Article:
Image Attribute: Fujairah VLCC Port / Source: The Gulf Intelligence
Abu Dhabi, UAE (March 22nd, 2017) – Fujairah, which hosts the Middle East’s largest commercial oil storage capacity, is the best location in the Gulf to host a Liquefied Natural Gas (LNG) exporting hub, when considering strategic geography, necessary infrastructure and global reputation, according to a majority of respondents to a Gulf Intelligence GIQ Industry Survey.
The U.A.E.’s only port city to sit outside the Straits of Hormuz, Fujairah secured the backing of 74% of the sixty respondents to the industry survey conducted in Abu Dhabi yesterday, which included a diverse range of national energy executives from throughout the Gulf and their international peers based in the region. Ras Laffan, Qatar received the second largest number of votes, while the region’s other LNG exporting terminals in Oman, Yemen, and Abu Dhabi did not receive much support as suitable locations on which to base an LNG exporting hub.
Geography puts the Middle East at the crossroads between Europe, Africa, and Asia, and places it at the heart of the new energy corridor opening up East of Suez to Asia. The potential of maximizing the value of the Middle East’s LNG exports is already clearly illustrated. Qatar is the world’s biggest LNG exporter, while the UAE and Oman have been exporting LNG to Asia for decades. Egypt and Yemen were successful LNG exporters before economic and security turmoil took hold.
“Strategic port locations, easy access to capital, ever-growing infrastructure, healthy volumes of trade, storage facilities, and robust benchmarks are vital to building a strong foundation from which a global LNG ecosystem in the Middle East,” said industry executives who participated in the GIQ Industry Survey.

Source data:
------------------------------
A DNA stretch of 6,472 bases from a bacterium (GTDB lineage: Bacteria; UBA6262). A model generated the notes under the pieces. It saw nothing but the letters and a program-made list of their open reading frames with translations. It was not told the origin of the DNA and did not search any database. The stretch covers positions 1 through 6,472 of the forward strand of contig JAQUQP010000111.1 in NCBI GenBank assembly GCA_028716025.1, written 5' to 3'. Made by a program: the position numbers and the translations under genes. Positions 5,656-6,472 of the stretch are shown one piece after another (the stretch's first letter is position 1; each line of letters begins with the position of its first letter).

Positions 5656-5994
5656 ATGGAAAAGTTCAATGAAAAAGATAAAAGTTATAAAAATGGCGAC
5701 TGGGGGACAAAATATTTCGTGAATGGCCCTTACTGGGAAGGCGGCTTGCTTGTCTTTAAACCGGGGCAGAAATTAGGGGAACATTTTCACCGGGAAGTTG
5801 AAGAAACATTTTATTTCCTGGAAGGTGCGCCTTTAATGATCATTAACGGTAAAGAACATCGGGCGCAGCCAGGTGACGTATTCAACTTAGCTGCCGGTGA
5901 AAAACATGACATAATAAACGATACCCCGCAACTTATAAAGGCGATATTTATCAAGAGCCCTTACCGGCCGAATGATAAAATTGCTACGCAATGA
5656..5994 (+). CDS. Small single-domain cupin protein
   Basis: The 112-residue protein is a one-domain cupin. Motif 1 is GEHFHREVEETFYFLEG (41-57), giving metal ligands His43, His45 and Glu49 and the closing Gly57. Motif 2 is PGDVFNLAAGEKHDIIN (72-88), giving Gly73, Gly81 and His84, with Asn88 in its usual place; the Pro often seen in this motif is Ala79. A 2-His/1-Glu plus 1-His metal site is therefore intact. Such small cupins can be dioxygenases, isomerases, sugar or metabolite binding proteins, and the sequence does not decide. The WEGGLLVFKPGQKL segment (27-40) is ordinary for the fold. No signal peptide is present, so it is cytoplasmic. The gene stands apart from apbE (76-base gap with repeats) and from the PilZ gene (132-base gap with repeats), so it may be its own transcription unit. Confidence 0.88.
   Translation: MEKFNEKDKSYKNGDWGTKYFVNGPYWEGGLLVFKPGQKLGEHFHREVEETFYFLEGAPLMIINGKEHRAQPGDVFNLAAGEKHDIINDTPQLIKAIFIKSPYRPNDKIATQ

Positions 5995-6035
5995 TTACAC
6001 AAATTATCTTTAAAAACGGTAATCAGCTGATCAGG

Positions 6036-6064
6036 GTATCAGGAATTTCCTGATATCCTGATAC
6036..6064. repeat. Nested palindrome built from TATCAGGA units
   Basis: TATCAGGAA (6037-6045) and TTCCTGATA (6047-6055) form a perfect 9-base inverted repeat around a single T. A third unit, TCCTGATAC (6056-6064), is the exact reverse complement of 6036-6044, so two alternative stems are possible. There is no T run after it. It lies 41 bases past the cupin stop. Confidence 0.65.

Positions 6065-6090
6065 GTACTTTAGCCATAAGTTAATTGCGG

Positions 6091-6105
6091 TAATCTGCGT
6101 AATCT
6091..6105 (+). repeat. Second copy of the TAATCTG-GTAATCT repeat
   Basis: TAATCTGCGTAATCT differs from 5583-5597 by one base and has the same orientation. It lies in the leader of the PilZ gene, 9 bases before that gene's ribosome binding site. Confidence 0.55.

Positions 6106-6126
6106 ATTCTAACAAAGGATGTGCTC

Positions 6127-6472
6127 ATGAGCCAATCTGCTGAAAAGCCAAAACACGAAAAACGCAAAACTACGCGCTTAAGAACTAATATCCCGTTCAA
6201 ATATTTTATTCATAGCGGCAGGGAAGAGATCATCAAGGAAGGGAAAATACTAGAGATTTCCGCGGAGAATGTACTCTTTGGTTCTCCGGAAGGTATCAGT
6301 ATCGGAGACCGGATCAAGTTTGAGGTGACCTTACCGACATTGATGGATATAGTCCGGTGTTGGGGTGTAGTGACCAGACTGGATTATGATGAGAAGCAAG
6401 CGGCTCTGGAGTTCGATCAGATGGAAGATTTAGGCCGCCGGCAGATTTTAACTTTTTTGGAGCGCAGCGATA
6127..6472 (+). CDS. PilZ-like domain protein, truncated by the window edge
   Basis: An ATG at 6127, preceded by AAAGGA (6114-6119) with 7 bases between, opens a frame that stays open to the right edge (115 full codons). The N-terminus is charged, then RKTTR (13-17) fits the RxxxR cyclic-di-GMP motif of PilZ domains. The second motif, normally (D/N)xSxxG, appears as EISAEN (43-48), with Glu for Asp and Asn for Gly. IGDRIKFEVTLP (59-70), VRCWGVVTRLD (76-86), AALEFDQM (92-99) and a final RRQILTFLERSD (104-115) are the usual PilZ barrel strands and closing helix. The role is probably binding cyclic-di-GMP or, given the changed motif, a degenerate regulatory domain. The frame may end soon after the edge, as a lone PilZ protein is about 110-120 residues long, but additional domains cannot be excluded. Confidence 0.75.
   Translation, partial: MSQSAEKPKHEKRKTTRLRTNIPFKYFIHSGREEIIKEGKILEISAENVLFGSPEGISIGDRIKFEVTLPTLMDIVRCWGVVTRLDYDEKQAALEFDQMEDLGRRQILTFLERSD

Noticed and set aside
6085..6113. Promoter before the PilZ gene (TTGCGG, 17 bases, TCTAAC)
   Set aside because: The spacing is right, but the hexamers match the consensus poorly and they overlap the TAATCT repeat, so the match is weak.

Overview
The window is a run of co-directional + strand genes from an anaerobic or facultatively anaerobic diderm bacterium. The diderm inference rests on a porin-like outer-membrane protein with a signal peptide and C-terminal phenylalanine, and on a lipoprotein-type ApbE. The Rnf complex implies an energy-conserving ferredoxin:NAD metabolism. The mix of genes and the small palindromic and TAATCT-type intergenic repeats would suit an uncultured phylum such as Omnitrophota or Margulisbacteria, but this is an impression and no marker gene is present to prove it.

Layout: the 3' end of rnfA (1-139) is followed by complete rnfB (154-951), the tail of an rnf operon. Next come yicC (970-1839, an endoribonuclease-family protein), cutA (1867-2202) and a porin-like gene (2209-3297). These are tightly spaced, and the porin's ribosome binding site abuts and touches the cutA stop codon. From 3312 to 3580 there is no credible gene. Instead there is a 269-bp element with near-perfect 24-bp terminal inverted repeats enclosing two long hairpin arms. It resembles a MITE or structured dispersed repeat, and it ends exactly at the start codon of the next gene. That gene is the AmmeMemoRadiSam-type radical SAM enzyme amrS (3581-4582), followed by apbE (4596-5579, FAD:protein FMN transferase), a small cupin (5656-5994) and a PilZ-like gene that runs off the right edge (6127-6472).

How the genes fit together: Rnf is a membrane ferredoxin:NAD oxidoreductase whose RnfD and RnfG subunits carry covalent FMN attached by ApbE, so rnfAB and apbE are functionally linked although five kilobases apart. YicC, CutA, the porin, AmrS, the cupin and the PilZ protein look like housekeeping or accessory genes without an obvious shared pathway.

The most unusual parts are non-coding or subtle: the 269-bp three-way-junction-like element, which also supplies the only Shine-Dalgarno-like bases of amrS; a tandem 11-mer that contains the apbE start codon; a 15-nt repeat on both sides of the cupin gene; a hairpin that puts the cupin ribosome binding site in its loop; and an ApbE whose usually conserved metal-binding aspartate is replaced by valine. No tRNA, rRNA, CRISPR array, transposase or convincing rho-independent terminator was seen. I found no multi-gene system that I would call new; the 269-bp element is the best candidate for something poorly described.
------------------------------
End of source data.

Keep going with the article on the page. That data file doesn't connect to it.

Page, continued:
Maximizing the value of gas reserves and subsequent LNG exports in the Middle East is not a new conversation, but rising regional and global demand means all countries are now paying more attention. Goldman Sachs said LNG was the world’s second most traded commodity in 2015 while BP’s Energy Outlook 2017 forecasts that LNG will grow twice as fast as international gas trade - to account for half of all globally traded gas by 2035 from today’s 32%. Pivoting the spotlight to focus on building an LNG export market makes good business sense, especially against a backdrop of Gulf governments diversifying their energy economics following the ‘collapse’ of oil prices in mid-2014.
Demonstrating much greater flexibility, including on shorter term contracts is the most important next step to ensure the Gulf maintains its position as an LNG exporting region, according to 43% of the Survey participants. While almost 30% of the respondents said it was important for the Gulf states to create incentives to drive investment in new gas supply by removing all government subsidies that fix domestic natural gas prices at very low levels.
Opportunities abound for Middle Eastern producers to sharpen their competitive edge on the global LNG stage by 2018. But, aside from the aforementioned logistics and regulatory structure, there is a catch – they sit atop huge but undeveloped gas reserves. Figuring out the most economic and efficient route to leveraging the reserves will unlock a much-needed treasure chest that will propel the region’s export ambitions, especially amid intensifying competition from the US and Australia in the immediate term through to 2020.
Middle Eastern LNG exporters face a tougher check list moving forward with global consumers developing a growing preference for short-term contracts – long term contracts have historically been the bread and butter of LNG deals – means LNG sellers now need a large portfolio and sufficient flexibility to supply a growing number of countries, according to Shell’s LNG Outlook 2017.